The sacred seven wedding vows – SAPTAPA?I
‘Sapta’ means seven and ‘Padi’ means steps. The seven vows in the Saptapadi (Saath phere in Hindi) is taken with seven steps representing nourishment, strength, prosperity, happiness, progeny, long life and harmony and understanding, respectively.
The ritual of Saptapadi is symbolic of the journey of life, which both the bride and groom should travel together hand in hand. The seven promises or vows, which are made while they take the seven steps together around the sacred fire can be summarised as follows:
- The first step is taken to earn and provide a living for their household/ family, avoiding things that might harm them – FAMILY
- The second step is taken to build their physical, mental and spiritual powers to lead a healthy lifestyle – HEALTHY & HOLISTIC LIFESTYLE
- The third step is taken to earn and increase their wealth by righteous means – RIGHTEOUS WEALTH & PROSPERITY
- The fourth step is taken to acquire knowledge, happiness and harmony by mutual love, trust, respect, understanding and faith – LOVE
- The fifth step is taken to have children for whom they will be responsible and blessed with healthy, righteous and brave children – NEXT GENERATION
- The sixth step is taken for self-control, self-restraint and longevity – VALUES
- The seventh step is taken to be true to each other, loyal and remain life-long companions by this wedding – LOYAL & LASTING COMPANIONSHIP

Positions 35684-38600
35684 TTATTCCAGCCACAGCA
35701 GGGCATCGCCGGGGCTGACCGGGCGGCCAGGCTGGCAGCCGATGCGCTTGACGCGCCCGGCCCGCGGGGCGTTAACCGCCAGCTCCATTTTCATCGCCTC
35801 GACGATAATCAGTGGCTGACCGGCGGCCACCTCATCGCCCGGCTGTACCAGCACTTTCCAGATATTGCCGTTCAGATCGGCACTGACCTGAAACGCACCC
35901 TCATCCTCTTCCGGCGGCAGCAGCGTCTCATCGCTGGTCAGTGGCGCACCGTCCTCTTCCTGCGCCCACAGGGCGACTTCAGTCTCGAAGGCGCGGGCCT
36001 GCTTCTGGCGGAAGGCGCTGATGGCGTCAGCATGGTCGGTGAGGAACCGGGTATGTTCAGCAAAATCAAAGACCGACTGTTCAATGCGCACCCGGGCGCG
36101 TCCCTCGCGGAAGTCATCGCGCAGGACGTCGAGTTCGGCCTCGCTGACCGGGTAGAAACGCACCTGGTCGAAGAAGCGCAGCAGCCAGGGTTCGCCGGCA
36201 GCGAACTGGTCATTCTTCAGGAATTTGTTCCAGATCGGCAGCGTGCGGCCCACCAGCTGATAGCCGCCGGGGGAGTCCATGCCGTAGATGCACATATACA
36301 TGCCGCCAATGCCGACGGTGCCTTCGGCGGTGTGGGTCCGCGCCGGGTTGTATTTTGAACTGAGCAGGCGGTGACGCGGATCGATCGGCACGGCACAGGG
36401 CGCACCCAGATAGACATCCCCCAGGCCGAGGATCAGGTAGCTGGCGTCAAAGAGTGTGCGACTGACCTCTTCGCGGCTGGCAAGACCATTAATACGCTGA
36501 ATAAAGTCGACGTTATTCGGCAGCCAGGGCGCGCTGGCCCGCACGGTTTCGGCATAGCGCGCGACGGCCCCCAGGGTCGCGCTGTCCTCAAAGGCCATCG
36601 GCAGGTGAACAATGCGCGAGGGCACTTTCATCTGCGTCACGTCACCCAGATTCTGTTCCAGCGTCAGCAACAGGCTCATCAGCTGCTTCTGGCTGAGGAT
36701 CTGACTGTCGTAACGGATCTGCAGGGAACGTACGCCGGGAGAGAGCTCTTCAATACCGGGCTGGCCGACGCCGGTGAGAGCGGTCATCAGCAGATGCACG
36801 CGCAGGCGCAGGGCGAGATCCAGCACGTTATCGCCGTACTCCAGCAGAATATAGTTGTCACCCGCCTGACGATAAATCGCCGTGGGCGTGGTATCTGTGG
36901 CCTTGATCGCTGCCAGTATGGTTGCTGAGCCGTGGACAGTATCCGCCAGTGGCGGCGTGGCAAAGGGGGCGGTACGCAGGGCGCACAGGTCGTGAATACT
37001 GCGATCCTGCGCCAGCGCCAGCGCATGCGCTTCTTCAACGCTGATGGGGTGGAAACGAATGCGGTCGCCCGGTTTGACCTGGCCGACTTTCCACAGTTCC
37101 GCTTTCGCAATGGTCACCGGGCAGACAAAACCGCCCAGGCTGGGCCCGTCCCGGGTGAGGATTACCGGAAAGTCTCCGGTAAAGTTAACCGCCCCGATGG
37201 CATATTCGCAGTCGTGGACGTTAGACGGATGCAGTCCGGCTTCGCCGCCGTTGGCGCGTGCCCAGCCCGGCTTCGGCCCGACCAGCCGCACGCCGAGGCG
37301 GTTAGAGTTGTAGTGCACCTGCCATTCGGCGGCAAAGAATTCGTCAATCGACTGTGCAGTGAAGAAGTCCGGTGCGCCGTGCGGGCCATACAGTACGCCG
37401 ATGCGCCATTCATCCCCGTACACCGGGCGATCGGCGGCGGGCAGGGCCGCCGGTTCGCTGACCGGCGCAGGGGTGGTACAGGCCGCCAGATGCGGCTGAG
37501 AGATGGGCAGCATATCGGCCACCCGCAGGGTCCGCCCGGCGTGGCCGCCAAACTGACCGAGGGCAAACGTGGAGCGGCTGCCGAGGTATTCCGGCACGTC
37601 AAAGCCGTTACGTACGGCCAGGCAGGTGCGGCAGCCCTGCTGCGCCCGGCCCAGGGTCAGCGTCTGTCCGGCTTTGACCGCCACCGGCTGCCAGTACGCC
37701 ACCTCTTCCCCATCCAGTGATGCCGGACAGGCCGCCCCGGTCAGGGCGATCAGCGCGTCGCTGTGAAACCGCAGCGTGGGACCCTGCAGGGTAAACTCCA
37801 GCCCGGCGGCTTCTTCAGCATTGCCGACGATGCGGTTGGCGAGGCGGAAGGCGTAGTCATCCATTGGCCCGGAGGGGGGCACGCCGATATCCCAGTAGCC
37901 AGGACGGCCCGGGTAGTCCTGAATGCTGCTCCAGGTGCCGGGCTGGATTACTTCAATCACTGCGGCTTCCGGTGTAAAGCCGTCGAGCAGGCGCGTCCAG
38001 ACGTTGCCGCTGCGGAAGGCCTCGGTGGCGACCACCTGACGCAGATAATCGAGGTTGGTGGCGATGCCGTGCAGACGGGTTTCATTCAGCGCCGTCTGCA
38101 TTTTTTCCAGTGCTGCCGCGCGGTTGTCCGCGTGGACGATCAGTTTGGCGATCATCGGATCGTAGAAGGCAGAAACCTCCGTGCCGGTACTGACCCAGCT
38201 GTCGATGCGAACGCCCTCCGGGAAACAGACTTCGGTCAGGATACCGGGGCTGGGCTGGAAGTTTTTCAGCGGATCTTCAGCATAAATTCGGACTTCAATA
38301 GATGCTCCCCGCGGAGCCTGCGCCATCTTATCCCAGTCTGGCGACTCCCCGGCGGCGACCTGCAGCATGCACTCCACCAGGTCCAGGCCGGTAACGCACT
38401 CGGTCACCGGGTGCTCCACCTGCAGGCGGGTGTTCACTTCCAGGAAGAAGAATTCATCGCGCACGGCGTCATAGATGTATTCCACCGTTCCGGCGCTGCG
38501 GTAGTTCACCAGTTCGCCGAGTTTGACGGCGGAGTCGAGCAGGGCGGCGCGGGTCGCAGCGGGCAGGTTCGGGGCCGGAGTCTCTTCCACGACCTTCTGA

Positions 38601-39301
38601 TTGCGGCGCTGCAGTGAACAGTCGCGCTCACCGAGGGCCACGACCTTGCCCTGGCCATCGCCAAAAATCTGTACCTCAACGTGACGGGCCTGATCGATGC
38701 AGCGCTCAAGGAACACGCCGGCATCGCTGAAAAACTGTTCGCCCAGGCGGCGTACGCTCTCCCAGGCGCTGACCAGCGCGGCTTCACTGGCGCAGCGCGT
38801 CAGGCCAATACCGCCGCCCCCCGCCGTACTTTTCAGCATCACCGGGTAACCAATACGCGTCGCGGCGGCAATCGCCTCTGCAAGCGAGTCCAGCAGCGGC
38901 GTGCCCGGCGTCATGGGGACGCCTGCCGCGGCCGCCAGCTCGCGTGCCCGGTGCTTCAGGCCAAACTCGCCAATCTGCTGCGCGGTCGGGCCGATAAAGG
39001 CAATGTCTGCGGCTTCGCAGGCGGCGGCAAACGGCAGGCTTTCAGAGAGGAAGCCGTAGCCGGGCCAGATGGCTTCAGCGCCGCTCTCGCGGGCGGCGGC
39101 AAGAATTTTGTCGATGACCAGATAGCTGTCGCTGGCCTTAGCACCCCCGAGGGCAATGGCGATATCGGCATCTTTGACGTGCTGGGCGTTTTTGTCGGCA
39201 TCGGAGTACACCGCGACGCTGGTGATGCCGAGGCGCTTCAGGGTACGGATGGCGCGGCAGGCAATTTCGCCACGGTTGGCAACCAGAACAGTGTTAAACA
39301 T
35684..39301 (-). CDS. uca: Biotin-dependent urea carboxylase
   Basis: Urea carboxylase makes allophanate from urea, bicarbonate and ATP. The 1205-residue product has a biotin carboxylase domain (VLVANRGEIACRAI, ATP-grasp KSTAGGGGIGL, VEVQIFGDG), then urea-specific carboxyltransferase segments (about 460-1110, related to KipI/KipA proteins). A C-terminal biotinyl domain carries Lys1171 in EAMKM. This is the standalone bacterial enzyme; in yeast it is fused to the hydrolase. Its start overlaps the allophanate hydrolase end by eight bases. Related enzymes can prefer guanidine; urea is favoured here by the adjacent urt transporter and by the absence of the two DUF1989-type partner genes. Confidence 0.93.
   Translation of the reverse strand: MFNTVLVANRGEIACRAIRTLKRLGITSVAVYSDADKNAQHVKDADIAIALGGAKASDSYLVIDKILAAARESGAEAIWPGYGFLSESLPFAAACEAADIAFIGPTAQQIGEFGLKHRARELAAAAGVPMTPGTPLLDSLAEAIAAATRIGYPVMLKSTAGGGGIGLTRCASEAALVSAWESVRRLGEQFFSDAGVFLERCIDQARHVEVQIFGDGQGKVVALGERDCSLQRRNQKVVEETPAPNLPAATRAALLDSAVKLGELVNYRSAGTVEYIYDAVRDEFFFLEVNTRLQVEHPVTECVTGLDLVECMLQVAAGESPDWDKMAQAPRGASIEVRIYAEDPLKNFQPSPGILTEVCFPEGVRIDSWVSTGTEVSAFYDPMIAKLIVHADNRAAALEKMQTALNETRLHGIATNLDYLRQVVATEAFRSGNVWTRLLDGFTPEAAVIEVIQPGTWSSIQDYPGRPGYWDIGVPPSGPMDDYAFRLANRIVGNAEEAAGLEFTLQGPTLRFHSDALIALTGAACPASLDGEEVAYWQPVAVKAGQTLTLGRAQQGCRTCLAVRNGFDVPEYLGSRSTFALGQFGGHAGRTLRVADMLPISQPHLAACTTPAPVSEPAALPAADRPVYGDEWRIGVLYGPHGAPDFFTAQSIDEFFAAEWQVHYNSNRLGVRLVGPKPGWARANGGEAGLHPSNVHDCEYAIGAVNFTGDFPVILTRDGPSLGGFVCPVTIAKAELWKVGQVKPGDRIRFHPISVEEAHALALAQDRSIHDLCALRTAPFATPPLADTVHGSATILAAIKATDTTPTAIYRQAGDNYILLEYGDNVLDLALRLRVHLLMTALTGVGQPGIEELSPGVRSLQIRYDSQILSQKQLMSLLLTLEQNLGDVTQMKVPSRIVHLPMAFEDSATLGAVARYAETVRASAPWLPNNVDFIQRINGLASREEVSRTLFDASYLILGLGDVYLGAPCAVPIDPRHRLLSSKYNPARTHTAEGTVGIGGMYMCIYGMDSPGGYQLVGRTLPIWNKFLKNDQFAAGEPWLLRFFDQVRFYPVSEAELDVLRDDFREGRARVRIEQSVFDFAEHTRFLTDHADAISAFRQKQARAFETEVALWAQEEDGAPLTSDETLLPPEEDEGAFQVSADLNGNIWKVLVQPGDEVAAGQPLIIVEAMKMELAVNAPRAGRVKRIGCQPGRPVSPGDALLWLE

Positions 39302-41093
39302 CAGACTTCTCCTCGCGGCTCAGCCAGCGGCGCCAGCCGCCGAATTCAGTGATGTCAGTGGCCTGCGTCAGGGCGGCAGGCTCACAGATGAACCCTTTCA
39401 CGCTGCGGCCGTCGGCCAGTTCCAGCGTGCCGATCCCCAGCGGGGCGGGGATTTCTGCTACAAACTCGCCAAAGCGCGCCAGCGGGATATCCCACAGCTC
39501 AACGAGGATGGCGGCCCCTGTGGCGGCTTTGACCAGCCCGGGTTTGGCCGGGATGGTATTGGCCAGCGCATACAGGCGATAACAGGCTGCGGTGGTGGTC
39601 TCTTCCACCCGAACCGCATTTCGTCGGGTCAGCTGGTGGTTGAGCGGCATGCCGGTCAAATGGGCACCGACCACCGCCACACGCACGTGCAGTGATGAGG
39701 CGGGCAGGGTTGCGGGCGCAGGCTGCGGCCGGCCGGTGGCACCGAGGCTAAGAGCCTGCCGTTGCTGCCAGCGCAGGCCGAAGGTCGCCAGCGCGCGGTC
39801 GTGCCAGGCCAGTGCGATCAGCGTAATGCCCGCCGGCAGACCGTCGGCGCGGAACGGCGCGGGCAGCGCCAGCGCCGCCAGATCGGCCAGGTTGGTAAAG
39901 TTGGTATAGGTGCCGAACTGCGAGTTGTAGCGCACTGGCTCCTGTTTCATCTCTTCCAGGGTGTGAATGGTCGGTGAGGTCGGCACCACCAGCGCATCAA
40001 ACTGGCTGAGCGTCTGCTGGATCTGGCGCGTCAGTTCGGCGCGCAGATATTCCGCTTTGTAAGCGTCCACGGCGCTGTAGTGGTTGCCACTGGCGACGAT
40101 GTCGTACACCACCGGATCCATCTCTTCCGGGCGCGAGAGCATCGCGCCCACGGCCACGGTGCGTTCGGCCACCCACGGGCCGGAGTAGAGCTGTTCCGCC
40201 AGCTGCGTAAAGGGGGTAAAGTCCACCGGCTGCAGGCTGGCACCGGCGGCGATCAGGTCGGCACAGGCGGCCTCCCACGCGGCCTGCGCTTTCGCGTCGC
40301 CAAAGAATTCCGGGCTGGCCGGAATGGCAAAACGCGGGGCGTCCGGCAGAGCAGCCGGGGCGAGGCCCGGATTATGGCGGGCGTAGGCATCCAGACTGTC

A layman’s version of the Saptapadi reads like this:
Let us take the first step to – provide for our household.
Let us take the second step to – develop physical, psychological and spiritual powers.
Let us take the third step to- increase our wealth by righteous means and proper use.
Let us take the fourth step to – acquire knowledge, happiness and harmony by mutual love and trust.
Let us take the fifth step, so that we- be blessed with strong, virtuous and valiant children.
Let us take the sixth step for – self-restraint and longevity.
Finally, let us take the seventh step and – be true companions and remain lifelong partners by this marriage.”
We have taken the Seven Steps. You have become mine forever. Yes, we have become partners. I have become yours. Hereafter, I cannot live without you. Do not live without me. Let us share the joys. We are word and meaning, united. You are thought and I am sound. May the night, morning, earth, heavens, plants, sun, cattle, yield be productive for us. As the heavens are stable, as the earth is stable, as the mountains are stable, as the whole universe is stable, so may our companionship be permanently stable.
The ‘SAPTAPADI‘, is thus an important wedding ritual where the Almighty is invoked and vows made in the divine presence for a bright and better future by the newly married couple.
Though the Indian weddings have now been commercialized like many old traditions, the core of ancient Indian traditions is still practiced and hasn’t changed, even in this century.